The other thing is, you know, I’ve been married a long time and my wife – (I’ll) say, Hey, I’m gonna write a book – you know, (she’s) like, good luck. You know, I had a daytime job where I had to spend a lot of hours. You know, being a newspaper reporter on the crime beat is not necessarily a nine to five thing. And so I was already spending a lot of time making a living as a journalist. And I had to make a deal. Luckily, I didn’t – we didn’t – have any kids at that time. But I made a deal with my wife that I need four nights a week to write (for) me to go to disappear. And we had a walk-in closet that I use as a writing room to disappear in there at night, and I went one of the weekend days. And I promise I’ll give this up if I don’t get published in X amount of time. And I blew that deadline, but she put up with me. But she was very much part of the team and aware of what I was doing and aware that I was this guy who you know, like going to see the Allman Brothers and Eric Clapton is now going to the Catalina Bar and Grill, which is a jazz club in LA and Hollywood. So she she knew what I was doing. And so one day she came into the closet with a copy of Newsweek magazine. And, and it was folded open to a full-page story on a guy named Frank Morgan. And the headline was something along the lines of “The Return of Frank Morgan” and it was about this guy and LA musician. At the time based I know he has a big connection to Minneapolis, he had his second album or first album in something like 27 years. Basically, it was almost three decades between his first and second album. And that was because a life of crime and drugs had landed him repeatedly in prison. And as at different times unreliable as a session guy. So it was a long time between the promise of this first album and the second album.

There wasn’t really the internet back then. This is probably in like ‘89 or ‘90. But I I went to the alternative newspaper that came out in LA and listed most of the jazz performances and coincidentally or lo and behold, he was playing three nights at the Catalina that week. And so I went to that I went to hear him play twice. He just became my guy. Yeah, something about his his sound really touched me beyond the guy doing research. Something about his music, and he spoke a lot between sets are between songs and he would talk about his life and the the path not taken or, the wrong path taken. And it just kind of struck me. And he played this one song and he was playing with George Cables, a pianist. They did a lot of work together and George wrote a song called Lullaby- it’s only a minute long, and it’s on Frank Morgan – well I think he recorded it three different times on albums. That song just kind of pierced my heart. There’s something that was sad about it, but also resolute like, you know, I’m gonna persevere basically.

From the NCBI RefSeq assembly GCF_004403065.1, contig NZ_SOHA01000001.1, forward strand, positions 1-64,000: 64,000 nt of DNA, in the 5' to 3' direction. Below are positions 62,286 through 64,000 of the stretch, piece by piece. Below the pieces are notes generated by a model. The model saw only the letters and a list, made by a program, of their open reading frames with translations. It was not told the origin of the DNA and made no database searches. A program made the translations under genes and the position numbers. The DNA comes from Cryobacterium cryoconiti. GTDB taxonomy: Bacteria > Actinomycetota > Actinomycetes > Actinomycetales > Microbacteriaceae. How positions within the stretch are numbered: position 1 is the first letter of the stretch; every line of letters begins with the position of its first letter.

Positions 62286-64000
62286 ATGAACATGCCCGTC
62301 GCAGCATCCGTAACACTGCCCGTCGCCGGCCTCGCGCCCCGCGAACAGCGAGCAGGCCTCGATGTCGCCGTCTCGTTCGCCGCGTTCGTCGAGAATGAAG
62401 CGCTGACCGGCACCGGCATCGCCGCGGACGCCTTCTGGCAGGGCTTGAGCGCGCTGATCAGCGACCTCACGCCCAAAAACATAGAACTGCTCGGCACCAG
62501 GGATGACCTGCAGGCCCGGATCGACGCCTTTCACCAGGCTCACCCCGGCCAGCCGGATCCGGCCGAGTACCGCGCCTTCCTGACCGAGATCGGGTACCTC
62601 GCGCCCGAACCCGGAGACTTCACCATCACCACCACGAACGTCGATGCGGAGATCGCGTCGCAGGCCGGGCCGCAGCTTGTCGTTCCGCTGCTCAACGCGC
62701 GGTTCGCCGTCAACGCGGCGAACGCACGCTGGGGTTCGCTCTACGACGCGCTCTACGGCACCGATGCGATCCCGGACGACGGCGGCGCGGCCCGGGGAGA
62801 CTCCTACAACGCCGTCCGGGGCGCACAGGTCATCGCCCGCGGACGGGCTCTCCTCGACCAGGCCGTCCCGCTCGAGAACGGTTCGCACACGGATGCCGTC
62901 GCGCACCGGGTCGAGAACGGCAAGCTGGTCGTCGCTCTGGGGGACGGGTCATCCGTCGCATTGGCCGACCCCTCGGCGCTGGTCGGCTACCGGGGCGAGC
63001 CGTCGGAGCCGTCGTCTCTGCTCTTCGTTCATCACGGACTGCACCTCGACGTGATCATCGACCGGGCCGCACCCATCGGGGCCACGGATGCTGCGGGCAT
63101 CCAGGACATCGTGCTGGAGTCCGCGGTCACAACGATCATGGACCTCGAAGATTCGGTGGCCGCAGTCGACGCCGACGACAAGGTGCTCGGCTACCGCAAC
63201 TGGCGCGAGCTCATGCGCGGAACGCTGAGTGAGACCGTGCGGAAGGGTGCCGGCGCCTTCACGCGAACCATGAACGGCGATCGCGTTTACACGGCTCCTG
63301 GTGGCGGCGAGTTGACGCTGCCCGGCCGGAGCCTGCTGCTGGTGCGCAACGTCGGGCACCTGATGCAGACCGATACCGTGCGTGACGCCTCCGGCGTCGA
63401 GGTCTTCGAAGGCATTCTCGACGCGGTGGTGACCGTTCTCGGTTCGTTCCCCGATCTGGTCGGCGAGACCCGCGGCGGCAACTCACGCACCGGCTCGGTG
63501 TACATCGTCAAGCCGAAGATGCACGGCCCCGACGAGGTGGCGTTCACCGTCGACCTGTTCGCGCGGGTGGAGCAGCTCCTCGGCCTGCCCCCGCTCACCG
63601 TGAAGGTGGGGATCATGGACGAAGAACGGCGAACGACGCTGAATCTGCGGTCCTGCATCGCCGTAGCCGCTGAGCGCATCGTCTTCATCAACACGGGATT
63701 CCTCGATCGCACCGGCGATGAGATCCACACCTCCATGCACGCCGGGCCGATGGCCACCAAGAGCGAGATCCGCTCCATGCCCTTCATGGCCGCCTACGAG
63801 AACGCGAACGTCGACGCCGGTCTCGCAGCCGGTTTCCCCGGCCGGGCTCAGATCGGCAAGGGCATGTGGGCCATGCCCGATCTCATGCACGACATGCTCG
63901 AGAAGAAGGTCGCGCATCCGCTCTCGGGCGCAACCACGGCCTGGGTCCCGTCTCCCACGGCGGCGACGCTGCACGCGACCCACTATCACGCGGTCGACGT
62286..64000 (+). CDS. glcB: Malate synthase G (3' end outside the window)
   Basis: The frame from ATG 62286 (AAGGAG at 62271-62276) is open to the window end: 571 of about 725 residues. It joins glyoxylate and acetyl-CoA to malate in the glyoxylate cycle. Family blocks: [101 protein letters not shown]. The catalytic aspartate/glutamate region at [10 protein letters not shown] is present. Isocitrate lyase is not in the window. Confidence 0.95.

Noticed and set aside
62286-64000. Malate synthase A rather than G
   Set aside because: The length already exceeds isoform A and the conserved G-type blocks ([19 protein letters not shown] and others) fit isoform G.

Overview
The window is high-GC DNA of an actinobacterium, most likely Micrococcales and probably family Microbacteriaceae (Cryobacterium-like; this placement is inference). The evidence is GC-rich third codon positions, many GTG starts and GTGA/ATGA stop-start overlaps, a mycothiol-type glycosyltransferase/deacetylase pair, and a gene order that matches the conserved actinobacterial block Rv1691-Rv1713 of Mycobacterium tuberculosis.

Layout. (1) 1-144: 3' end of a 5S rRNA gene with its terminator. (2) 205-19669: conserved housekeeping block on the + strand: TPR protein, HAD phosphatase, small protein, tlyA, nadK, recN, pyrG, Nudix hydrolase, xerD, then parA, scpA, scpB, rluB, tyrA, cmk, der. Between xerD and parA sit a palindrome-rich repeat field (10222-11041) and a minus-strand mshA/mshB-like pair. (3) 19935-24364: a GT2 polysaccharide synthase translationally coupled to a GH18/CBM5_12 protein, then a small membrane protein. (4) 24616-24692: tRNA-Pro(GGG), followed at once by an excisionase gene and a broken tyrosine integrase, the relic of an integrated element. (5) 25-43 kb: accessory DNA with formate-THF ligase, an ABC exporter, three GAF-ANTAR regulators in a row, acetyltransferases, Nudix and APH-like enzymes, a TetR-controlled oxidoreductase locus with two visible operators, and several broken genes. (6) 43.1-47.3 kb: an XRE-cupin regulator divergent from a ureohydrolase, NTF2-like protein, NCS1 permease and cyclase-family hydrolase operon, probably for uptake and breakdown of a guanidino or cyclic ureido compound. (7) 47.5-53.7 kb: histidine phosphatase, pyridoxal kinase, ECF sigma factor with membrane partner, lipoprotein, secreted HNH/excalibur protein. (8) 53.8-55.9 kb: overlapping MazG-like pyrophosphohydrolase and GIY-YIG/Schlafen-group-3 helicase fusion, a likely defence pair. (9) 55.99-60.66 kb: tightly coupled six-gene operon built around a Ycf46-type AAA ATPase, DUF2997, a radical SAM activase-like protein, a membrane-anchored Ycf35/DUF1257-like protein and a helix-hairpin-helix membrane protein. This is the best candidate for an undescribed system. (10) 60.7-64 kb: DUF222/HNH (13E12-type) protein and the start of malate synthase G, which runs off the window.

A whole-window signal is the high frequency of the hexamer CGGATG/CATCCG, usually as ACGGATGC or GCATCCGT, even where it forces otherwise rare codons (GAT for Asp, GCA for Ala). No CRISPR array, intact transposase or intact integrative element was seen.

We’re getting into how hard is to write about music. This is a song obviously without lyrics. It’s basically a piano and saxophone that’s it. And it’s just a beautiful song. And that kind of became my writing anthem. And I got the record and I would play that every morning, or every night or more realistically, every night before I started working on my Harry Bosch novel. Those two musicians were pretty much the most influential in the kind of forming of the character of Harry Bosch.